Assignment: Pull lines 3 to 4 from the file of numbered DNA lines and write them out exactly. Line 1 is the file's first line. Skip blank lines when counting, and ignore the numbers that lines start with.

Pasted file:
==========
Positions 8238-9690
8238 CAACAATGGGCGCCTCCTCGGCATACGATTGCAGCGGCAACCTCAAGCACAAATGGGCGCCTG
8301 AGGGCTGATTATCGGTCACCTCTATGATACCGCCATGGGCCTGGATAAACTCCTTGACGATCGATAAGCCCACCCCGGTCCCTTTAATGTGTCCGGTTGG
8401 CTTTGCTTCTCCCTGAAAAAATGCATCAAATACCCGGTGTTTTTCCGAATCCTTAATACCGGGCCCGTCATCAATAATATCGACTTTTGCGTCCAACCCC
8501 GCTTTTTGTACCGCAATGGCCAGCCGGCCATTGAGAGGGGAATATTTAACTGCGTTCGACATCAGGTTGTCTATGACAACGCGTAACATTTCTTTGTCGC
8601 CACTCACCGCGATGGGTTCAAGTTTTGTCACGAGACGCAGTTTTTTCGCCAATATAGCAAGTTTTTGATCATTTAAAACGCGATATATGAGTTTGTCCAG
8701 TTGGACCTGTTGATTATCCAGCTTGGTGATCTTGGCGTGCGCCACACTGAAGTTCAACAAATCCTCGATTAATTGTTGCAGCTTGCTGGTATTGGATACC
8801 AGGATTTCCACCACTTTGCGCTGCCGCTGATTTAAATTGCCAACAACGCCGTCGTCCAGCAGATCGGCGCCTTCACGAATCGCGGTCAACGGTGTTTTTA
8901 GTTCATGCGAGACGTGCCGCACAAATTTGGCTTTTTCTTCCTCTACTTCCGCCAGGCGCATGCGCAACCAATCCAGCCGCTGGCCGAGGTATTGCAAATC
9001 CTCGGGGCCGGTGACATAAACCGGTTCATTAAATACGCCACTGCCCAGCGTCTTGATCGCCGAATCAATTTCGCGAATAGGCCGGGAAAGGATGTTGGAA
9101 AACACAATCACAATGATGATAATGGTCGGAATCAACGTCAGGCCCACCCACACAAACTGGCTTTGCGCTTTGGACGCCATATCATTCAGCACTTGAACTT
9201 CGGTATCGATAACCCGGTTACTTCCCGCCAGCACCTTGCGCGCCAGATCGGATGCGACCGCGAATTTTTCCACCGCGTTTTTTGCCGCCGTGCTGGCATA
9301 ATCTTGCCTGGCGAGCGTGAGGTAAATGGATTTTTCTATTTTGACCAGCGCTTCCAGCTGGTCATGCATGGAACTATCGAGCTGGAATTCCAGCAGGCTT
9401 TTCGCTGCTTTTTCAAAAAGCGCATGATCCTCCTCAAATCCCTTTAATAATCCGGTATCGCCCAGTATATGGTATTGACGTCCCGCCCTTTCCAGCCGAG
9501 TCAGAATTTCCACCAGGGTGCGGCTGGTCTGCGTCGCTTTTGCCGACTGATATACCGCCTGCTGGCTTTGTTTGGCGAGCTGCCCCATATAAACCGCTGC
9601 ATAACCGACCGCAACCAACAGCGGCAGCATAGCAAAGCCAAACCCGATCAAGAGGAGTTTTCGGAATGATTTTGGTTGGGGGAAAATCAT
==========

8301 AGGGCTGATTATCGGTCACCTCTATGATACCGCCATGGGCCTGGATAAACTCCTTGACGATCGATAAGCCCACCCCGGTCCCTTTAATGTGTCCGGTTGG
8401 CTTTGCTTCTCCCTGAAAAAATGCATCAAATACCCGGTGTTTTTCCGAATCCTTAATACCGGGCCCGTCATCAATAATATCGACTTTTGCGTCCAACCCC